To start the week of fishing I decided to return to Possum Creek which, up until this point skunked me and provided challenging fishing conditions. Gin clear water combined with close approaches made catching trout here tougher than some of the other streams I fish but all the more reason to go. I started before 11am and pulled out at around 3:30pm under sunny skies. I spent most the day casting dry midge flies to feeding trout but with no success. I think two reasons were undermining my ability to catch a trout with the Jujubee Midge fly. 1st, I believe that although the body size was spot on I had too much CDC forming the wing, and second that my casts into wind alerted the trout to my presence almost immediately even though I made the effort to sneak and crawl to my casting spots.
I spent over an hour sitting in the same spot not moving just watching trout take midge both surface and sub-surface flies. I eventually switched to a PT with a size 20 Zebra midge trailer and this produced many more strikes but I never landed a fish this way, they either bit too light and I couldn’t set the hook or they got off during the struggle. I made it a point to spend just as much time looking at insects and watching trout as I did fishing, this being my first spring I wanted to see all the changes first hand and record them for reference, there are many pictures of the naturals from this week that I will be posting.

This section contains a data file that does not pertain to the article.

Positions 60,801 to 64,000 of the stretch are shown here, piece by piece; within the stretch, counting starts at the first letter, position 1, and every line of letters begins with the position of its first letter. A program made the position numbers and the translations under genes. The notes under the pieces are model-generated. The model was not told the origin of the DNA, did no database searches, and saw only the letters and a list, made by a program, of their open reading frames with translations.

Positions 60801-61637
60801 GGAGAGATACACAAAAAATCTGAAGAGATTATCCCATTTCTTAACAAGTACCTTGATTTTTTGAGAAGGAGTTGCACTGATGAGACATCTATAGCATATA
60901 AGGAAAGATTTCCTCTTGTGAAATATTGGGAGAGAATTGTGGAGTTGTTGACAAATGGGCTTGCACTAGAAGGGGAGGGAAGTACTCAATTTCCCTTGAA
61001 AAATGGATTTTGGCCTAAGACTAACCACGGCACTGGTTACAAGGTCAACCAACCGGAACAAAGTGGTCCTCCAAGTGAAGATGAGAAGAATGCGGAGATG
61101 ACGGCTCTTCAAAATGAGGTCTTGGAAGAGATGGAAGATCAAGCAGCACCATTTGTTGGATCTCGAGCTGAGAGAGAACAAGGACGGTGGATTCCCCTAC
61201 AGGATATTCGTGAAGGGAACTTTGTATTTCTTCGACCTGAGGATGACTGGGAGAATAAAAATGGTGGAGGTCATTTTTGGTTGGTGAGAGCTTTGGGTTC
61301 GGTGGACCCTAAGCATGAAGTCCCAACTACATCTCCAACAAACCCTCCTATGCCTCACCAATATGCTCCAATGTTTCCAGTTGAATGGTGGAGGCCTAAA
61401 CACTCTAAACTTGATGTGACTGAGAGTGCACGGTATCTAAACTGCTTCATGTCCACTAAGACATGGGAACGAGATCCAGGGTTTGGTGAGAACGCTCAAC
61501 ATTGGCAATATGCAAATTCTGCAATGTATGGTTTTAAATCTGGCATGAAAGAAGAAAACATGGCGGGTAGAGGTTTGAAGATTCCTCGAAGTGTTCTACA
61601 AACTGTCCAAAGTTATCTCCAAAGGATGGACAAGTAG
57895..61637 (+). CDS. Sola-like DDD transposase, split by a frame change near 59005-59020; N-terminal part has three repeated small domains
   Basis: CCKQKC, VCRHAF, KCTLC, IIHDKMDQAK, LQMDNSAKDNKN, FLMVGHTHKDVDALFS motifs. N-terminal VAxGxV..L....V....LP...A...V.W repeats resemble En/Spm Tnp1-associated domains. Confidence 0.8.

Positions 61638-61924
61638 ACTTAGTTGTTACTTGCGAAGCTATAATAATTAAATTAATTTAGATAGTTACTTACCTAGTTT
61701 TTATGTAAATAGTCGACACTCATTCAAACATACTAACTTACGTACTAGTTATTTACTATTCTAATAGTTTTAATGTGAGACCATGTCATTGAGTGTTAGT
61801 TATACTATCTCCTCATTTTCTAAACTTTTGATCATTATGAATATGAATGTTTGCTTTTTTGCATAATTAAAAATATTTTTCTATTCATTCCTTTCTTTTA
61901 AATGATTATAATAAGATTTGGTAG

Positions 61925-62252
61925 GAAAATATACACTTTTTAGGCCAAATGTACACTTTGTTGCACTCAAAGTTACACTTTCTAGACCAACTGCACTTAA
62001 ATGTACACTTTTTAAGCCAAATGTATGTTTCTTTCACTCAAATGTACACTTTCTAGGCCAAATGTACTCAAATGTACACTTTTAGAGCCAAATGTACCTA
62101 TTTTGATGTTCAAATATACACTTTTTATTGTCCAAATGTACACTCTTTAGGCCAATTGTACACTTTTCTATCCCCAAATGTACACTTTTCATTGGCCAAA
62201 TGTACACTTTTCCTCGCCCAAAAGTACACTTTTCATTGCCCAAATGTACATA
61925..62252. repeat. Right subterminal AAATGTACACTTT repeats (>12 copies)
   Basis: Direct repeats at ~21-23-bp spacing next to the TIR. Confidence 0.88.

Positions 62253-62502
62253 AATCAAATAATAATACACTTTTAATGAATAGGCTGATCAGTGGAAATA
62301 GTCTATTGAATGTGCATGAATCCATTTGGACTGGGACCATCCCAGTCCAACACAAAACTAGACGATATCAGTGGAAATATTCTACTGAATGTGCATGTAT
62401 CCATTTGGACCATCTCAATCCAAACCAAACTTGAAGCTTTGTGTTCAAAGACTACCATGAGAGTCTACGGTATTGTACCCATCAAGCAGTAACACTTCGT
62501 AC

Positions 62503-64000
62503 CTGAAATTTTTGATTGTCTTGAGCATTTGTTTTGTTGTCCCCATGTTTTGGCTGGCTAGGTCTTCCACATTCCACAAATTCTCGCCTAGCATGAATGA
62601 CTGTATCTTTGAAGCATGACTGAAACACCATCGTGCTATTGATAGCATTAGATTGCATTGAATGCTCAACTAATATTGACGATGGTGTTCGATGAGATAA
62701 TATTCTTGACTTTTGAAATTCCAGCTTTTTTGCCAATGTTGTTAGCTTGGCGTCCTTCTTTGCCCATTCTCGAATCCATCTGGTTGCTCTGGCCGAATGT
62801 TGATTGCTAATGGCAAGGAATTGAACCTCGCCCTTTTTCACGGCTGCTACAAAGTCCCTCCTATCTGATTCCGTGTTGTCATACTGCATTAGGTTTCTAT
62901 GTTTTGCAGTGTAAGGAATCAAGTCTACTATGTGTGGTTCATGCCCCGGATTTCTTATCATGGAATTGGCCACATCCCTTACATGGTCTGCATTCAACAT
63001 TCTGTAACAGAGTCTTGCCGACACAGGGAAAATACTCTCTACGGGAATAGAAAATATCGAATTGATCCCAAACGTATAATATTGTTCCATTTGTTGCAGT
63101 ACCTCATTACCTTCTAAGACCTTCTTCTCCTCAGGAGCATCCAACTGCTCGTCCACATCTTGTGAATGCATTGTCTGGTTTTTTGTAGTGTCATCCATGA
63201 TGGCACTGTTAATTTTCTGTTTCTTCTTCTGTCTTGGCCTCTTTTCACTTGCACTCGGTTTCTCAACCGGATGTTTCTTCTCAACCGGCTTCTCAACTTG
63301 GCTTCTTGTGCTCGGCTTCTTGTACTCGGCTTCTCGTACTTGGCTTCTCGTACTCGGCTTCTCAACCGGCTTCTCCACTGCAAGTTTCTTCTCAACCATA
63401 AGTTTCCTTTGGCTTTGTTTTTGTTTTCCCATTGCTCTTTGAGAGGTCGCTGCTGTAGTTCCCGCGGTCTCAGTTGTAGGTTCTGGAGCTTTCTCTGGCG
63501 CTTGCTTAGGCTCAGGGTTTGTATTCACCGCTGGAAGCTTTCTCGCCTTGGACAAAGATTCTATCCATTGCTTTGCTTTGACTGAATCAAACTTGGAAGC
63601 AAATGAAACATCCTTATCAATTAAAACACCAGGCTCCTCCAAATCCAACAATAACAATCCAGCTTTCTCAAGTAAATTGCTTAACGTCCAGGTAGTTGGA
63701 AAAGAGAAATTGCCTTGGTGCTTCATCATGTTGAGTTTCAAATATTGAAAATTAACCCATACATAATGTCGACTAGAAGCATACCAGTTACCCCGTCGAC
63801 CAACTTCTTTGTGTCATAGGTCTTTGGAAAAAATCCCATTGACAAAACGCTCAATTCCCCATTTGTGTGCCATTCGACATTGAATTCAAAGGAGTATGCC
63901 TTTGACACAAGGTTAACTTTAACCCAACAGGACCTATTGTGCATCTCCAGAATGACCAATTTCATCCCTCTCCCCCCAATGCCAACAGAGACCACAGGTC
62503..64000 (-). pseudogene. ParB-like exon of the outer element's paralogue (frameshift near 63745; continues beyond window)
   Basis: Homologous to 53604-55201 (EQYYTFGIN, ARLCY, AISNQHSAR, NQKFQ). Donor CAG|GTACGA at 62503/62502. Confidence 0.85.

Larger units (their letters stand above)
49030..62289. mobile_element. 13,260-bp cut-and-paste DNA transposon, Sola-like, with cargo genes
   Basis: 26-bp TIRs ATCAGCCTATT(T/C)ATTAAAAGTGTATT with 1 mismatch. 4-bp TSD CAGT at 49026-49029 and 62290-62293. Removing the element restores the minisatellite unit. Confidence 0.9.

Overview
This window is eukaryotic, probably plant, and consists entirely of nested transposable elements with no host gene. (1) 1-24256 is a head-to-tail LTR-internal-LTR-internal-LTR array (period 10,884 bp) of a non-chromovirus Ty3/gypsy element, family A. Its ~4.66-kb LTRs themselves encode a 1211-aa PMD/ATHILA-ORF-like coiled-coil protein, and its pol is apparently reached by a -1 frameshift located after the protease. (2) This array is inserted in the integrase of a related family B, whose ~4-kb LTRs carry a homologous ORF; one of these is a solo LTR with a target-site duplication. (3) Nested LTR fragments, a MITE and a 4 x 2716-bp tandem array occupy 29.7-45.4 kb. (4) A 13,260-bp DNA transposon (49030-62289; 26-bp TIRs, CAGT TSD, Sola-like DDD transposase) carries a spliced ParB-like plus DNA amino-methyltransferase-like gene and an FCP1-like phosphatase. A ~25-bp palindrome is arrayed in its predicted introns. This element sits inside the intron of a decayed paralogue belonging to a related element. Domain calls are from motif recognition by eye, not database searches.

After spending most the day fishing with midge imitations I switched to the Marabou Leech I have become very fond of and it produced several strikes of which I was able to land one smaller trout, and honestly, it wasn’t much of a fight. The fish struck, in anticipation I set the hook and between the hook set and the leap out of the water the fish ended up almost in my lap. I had to laugh, flying trout beware! I explored further reaches of the stream and found a few spots I want to return to.